Source of book: Audiobook from the library
Readers may have noticed that I haven’t posted anything for the past three or so weeks. This is because of a couple of back to back vacations. The first was a trip with my lovely wife for our 15th anniversary. The second was a camping trip with the kids - I’ll be posting a bit about that one in my National Parks series eventually. I have several book reviews to catch up on now, so those will come first.
I have mentioned before that my kids adore Alexander McCall Smith’s #1 Ladies Detective Agency series. And I mean adore. I also have mentioned that I am not entirely sure why. They are good, definitely, but also slow paced, full of formal dialogue, and rife with ethical situations which are hardly things one expects kids to think about. But there you have it. They are the ones who introduced me to this series after my wife let them listen to a bit of one.
I have been experiencing them out of order, because of what we have in our local library. This one was ordered from elsewhere in the system, now that we have run out (mostly) of ones locally. This book is number two in the series.
Here are the ones we have listened to previously (in the order we experienced them):
The Kalahari Typing School For Men (#4 in the series)
Blue Shoes And Happiness (#7 in the series)
The Full Cupboard of Life (#5 in the series)
The Sunday Philosophy Club (from another series - read without the kids)
In the first book (which I haven’t read yet), we are introduced to the characters. By the end, Mma. Ramotswe has agreed to marry Mr. J.L.B. Matekoni. In this book, another significant development occurs. Mr. J.L.B. Matekoni (he is never referred to by any other name) has paid a visit to the local orphanage. He is a total sucker for the proprietress Mma. Potokwane and her delicious cakes. He also has a soft heart, so he donates his time to repairing what he can of the machinery and motors at the orphanage. This time, however, he find himself in yet another pickle. Mma. Potokwane railroads him into taking the care of two orphan children, Motholeli and Puso, who are from an ethnic minority and thus harder to place. The problem is that Mr. J.L.B. Matekoni finds himself with the children and a commitment to care for them before he has a chance to ask his fiancee whether she agrees. Fortunately, Mma. Ramotswe finds Mr. J.L.B. Matekoni’s soft heart to be a desirable feature, and she swallows her irritation at his secret and embraces the children.
But what of the mysteries? Ah, there are essentially three parallel plots in this book. First, a white woman asks Mma. Ramotswe to find out what happened to her ex-pat son, who disappeared under mysterious circumstances ten years ago from a utopian farm. She feels he is dead, but never received an answer, despite the services of the police and a game tracker. The trail leads Mma. Ramotswe to do what she never thought she would do: engage in blackmail. The ethical questions around this one are fascinating.
The second plot takes the newly promoted Assistant Detective Mma. Makutsi on the trail of an unfaithful wife. The detective work is easy, but the ethical issues not so much. How much should she tell her client of the truth? Is it worth risking the education of a promising boy? Which is better anyway, truth, or happiness?
The third plot introduces one of the few true villains in the series, Mr. J.L.B. Matekoni’s maid. She is not at all happy that he is planning to marry Mma. Ramotswe. In fact, she realizes that it will cost her her job. And not just the job, but the privileges she has come to expect. After all, she really doesn’t prefer to work hard - she is horribly neglectful of her duties - and she prefers to pilfer the food and utilize Mr. J.L.B. Matekoni’s house - and his bed - for trysts with her wealthy lovers. Not content to accept her fate, she hatches an elaborate plot to get Mma. Ramotswe sent to prison on firearm possession charges. Will she succeed?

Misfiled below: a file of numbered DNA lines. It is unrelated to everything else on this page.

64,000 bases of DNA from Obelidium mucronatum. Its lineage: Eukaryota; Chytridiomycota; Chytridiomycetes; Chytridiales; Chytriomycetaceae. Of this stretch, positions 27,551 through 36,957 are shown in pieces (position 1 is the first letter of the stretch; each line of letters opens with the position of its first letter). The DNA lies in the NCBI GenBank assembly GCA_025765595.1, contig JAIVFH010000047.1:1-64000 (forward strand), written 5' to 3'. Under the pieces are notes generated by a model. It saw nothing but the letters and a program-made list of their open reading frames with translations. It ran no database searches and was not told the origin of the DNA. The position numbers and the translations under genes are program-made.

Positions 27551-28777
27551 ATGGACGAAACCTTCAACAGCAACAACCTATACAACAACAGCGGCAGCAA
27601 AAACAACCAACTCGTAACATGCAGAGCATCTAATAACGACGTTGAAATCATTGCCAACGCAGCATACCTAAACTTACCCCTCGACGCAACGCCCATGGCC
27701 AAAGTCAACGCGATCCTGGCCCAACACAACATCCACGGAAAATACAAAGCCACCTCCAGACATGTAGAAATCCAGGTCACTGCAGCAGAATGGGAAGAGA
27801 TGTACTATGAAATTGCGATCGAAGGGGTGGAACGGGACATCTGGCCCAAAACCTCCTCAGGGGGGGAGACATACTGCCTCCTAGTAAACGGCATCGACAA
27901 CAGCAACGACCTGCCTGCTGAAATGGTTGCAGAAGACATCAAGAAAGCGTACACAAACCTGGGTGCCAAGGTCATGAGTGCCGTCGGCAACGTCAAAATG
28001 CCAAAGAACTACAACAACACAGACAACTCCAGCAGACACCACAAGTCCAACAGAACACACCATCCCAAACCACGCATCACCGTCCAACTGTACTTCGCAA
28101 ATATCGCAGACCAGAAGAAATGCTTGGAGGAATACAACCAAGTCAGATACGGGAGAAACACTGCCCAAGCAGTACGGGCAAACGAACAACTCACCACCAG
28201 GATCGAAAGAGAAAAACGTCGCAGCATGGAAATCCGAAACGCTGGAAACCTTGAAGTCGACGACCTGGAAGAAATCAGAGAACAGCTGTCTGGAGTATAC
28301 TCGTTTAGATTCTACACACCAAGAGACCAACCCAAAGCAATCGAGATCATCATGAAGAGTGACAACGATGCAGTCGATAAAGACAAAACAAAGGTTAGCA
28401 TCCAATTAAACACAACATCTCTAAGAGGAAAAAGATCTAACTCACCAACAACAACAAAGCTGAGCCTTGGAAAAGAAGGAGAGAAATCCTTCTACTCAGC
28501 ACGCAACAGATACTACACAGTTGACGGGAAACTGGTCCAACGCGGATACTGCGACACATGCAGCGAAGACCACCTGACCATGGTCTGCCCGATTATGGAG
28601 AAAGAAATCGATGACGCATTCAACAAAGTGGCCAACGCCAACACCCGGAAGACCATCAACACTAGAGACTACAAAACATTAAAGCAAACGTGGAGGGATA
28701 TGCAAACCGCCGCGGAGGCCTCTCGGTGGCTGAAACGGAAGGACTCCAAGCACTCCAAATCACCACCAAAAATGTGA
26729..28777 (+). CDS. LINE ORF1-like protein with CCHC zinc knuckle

One reason that I think these books are good for my kids is that they engage in real moral and ethical questions. Life in these books is rarely black and white, but in shades of grey. The people are very rarely completely bad, and none are without flaws. Justice and mercy must always go together, and how the truth is handled is often more important than the details of truth itself. McCall Smith also explores themes of tradition versus modern values, feminism and its interaction with a chauvinist culture, colonialism and race, and gender roles and expectations. I love that Mr. J.L.B. Matekoni is allowed to be both a bit timid and “harmless,” yet also one of the most moral characters, driven always by compassion and never selfishness. He is a contrast to many of the “manly” characters in the series, always concerned with their image, always seeking dominance, and never failing to let women know where they stand. And yet, these men tend to fall hard when the facade of machismo is stripped off, while despite everything, Mr. J.L.B. Matekoni remains himself, willing to help, scrupulously honest, and a true man in the most real sense.
Because this book is about Mma. Ramotswe, it has copious quantities of bush tea (which my kids love) and gentle wisdom and a sense of the commonalities of human experience.
I too adore the Mma Ramotswe books. If you can get hold of the TV series -- we got it out of our public library -- it is excellent. We suspected it would be because it was done by Anthony Minghella, who did Jim Henson's Storyteller, and it fully lived up to expectations.ReplyDelete
I've borrowed this book from our library and am reading it now. Thanks for the review and recommendation. In fact, I borrowed a whole stack of McCall Smith's books!ReplyDelete